The Performance of Cultural Labour : A Conceptual Framework for Understanding Indian Folk Performance . / Singh, Brahma Prakash.

2013. 324 p.

Research output: ThesisDoctoral Thesis

Unpublished

Documents

Abstract

Performance has emerged as an important concept in the field of art, culture, media, communication and socio-anthropological studies. This thesis examines the ‘Indian folk performance’ from a performance studies perspective, examining performance as that which arises out of the labouring bodies and lived experiences in Indian society. Such performances are embedded in ‘everyday lives, struggles, and labour of different classes, castes, and gender’ (Rege 2002). These performances can be considered as performances of cultural labour. Performances of cultural labour are recognized by the centrality of performance, the materiality of labouring bodies, and the integration of various art forms.
Drawing on an understanding derived from the cultural performances of the Indian labouring lower-caste communities, the thesis attempts to provide a conceptual framework for understanding Indian folk culture and performances. For theoretical approaches, I have drawn from Dwight Conquergood’s idea of performance studies as a radical intervention (2002) and Ngugi wa Thiong’o’s concept of performance (2007) as well as interdisciplinary and integrated approaches to art and culture with a critical ethnography. Performance studies approach with a critical ethnography shows a great potential in such research because if performance stands for identity, then it also stands for the embodiment of oppressed identities, genres and struggles. While performance here functions as an epistemic as well as an analytical tool, critical ethnography provides an ‘ethical responsibility’ to address processes of hiddedn injustices (Madison 2005)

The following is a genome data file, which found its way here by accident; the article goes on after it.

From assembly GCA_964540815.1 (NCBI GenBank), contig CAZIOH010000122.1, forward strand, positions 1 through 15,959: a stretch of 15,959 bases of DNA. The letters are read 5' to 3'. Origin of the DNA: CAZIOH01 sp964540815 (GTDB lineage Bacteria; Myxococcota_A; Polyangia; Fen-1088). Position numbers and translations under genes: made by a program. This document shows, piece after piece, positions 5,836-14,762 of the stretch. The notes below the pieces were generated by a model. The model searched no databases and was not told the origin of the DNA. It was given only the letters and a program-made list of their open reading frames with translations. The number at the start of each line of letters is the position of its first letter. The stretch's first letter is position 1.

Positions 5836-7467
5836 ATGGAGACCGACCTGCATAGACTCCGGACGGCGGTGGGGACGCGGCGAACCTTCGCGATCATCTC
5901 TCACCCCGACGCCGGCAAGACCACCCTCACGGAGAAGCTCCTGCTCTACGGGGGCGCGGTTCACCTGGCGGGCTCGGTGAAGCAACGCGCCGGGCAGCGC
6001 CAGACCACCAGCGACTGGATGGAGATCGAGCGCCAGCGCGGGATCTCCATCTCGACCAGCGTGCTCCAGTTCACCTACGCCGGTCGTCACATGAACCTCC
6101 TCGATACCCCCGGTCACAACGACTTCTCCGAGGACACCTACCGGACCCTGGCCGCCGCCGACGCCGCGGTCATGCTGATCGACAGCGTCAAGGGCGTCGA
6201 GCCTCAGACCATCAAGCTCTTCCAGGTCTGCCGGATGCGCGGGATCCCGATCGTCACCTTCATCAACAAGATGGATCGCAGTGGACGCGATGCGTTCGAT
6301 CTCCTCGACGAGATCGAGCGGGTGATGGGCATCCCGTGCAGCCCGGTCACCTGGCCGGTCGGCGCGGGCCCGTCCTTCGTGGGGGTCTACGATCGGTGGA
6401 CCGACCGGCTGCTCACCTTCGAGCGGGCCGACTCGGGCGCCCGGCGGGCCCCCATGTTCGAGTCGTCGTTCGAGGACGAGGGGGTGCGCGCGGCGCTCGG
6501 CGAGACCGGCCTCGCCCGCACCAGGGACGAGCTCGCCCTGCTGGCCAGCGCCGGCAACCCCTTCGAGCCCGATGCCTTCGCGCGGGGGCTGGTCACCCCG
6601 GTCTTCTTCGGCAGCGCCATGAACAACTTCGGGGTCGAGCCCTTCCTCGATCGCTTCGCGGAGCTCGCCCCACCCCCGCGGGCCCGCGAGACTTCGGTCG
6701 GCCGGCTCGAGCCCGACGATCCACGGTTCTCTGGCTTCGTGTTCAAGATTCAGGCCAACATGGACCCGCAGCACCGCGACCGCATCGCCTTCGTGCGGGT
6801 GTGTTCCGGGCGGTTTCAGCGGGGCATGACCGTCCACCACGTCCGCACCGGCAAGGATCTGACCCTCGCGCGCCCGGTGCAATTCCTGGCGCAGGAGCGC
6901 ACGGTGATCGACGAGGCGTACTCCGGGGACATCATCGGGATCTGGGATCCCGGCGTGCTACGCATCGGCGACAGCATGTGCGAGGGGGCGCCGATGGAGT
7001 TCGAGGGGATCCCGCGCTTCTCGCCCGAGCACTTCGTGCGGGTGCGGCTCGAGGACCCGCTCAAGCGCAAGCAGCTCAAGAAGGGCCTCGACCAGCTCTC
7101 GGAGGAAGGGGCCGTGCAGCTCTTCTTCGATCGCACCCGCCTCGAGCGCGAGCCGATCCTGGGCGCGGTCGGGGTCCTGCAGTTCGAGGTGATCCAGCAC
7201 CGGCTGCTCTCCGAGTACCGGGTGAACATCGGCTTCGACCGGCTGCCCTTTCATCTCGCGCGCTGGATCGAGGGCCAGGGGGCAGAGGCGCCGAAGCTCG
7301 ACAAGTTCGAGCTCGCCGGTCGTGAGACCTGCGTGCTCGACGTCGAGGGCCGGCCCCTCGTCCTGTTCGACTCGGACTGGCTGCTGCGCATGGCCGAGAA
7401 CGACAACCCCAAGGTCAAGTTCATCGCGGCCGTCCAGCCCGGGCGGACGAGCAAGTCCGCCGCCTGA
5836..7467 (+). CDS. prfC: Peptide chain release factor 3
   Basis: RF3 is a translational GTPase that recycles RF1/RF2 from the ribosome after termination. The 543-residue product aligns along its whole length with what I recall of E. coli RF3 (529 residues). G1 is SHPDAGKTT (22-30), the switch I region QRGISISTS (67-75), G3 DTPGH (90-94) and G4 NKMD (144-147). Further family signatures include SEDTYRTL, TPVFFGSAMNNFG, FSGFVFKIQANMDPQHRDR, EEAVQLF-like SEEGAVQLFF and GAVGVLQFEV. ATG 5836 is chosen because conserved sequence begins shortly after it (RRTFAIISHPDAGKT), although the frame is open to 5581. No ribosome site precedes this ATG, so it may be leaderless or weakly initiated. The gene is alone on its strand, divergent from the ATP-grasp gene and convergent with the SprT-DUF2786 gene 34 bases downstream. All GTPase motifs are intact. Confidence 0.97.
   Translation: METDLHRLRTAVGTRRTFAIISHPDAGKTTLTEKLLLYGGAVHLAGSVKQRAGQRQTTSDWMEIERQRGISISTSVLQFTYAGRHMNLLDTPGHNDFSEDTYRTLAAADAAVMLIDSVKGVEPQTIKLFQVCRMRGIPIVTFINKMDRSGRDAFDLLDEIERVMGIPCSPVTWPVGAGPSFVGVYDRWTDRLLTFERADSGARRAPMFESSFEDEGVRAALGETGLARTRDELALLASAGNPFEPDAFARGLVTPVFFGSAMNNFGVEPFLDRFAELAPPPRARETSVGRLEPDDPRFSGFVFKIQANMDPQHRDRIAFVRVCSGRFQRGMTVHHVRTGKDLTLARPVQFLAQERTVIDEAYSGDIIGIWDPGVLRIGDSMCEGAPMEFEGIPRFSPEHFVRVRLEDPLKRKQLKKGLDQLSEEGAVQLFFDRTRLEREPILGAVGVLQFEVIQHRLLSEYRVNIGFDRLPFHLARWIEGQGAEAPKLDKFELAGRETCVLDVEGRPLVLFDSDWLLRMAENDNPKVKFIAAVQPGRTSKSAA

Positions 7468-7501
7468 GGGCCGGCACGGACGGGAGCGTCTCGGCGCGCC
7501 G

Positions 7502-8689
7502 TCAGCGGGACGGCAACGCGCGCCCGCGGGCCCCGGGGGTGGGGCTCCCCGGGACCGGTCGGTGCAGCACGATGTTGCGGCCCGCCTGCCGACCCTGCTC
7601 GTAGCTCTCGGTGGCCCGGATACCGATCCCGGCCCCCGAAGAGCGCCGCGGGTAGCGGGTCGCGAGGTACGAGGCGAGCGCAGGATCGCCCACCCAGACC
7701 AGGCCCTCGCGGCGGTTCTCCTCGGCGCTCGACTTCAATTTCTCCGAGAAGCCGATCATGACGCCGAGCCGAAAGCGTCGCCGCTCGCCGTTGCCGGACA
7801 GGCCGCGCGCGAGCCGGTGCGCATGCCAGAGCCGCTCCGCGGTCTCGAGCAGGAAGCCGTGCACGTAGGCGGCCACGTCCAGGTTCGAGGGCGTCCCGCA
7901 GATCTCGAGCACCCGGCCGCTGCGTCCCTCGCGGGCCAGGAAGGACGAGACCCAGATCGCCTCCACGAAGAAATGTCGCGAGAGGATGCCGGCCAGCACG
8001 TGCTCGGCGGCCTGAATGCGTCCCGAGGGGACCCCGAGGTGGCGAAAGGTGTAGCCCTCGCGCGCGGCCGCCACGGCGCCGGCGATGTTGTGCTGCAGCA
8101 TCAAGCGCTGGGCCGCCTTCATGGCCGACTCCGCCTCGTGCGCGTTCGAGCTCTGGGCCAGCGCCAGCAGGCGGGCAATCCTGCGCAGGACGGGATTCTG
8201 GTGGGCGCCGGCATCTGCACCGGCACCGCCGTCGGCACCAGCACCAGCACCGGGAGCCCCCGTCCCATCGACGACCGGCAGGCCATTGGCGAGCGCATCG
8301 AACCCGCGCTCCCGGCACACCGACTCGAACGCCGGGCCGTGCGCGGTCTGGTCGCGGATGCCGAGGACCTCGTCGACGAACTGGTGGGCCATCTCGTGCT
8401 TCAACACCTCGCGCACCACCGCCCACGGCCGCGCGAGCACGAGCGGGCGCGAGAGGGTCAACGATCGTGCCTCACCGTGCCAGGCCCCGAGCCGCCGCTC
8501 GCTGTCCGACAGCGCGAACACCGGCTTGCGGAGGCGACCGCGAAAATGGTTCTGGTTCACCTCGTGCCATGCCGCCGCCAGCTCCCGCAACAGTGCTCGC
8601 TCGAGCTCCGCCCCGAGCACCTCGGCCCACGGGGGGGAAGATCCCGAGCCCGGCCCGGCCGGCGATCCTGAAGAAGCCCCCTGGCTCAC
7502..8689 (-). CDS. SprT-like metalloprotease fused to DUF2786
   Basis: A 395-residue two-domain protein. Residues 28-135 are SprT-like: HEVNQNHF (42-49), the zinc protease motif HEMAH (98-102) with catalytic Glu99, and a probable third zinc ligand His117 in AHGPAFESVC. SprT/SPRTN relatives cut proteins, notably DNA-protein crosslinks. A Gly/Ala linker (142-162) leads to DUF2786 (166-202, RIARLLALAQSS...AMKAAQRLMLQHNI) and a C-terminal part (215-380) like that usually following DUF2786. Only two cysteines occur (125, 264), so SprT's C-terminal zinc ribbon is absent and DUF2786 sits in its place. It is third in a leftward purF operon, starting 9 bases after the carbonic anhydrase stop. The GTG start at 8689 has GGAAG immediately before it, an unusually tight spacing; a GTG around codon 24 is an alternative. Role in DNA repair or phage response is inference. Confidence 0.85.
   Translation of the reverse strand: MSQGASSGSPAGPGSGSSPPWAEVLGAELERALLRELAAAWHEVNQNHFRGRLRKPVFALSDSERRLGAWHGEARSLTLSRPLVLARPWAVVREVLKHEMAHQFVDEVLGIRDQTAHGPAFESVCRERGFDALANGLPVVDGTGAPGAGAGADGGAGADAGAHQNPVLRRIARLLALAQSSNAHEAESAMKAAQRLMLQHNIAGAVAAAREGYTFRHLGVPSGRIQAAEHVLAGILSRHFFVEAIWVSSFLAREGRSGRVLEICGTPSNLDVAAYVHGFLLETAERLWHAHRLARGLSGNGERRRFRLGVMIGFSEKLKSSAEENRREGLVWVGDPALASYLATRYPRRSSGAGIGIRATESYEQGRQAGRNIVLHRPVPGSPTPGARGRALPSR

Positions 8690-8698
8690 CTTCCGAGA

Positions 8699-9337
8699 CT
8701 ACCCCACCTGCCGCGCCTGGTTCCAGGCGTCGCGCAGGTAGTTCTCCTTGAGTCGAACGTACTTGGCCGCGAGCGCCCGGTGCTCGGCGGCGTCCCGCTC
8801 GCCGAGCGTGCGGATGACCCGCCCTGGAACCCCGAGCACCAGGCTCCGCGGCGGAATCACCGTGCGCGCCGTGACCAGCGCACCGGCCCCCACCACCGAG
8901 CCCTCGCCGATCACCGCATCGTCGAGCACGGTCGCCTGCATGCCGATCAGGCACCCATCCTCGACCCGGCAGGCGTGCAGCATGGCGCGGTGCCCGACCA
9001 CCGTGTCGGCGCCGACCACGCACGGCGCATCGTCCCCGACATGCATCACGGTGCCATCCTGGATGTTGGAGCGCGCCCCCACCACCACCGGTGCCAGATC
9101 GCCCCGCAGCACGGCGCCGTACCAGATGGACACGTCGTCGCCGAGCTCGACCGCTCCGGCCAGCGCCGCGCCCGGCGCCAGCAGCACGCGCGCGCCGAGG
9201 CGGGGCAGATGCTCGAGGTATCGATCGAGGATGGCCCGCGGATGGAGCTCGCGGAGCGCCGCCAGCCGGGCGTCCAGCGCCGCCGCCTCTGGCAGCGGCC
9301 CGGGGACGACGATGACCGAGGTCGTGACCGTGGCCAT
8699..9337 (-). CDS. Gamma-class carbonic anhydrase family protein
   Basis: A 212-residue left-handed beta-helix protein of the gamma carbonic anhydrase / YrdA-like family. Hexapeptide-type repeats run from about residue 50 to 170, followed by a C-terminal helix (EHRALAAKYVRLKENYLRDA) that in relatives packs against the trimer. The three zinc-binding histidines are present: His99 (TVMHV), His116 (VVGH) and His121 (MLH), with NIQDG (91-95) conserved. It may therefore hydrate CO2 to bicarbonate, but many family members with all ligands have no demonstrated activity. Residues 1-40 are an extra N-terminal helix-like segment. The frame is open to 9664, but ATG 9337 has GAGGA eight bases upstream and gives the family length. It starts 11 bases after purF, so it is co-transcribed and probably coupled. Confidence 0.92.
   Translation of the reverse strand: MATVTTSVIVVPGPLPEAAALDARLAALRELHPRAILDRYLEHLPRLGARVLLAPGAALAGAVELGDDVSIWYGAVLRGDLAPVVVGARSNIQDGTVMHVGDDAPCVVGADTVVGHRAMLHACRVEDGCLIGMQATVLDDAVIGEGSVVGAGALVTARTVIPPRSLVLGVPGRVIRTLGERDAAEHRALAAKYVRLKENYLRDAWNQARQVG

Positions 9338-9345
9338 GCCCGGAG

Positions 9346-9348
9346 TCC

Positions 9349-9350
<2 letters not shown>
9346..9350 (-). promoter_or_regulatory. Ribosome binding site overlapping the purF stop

This thesis is based on an ethnographic study of four folk performances: Bhūmi-pūjā (a land worship celebration), contemporary Bidesiyā or Lauṇḍā-nāc (the theatre of migrant labourers), Reśamā-Cuharmala (a Dalit ballad) from the North Indian state of Bihar, and the performances of Gaddar and Jana Nāṭya Maṇḍalī from the South Indian state of Andhra Pradesh. Existing approaches to Indian theatre and performance studies, with some exceptions, no matter how admirable and ideologically progressive, continue to be shaped by residual strains of colonialism and caste-based feudal and elite cultures. This thesis attempts to go outside of such bourgeois understandings in terms of both its subject matter and approaches. I argue that the performance of cultural labour as a conceptual framework needs to go beyond the questions of representation and counter-discourse to take account of the articulation of the labouring body and its creative and productive processes that constitute the core of the performances of cultural labour.
Original languageEnglish
QualificationPh.D.
Awarding Institution
Supervisors/Advisors
Thesis sponsors
  • Reid scholarship, Royal Holloway
  • University of London Central Research Fund
Publication statusUnpublished - 2013
This open access research output is licenced under a Creative Commons Attribution-NonCommercial-NoDerivs 3.0 Unported License.

ID: 18239343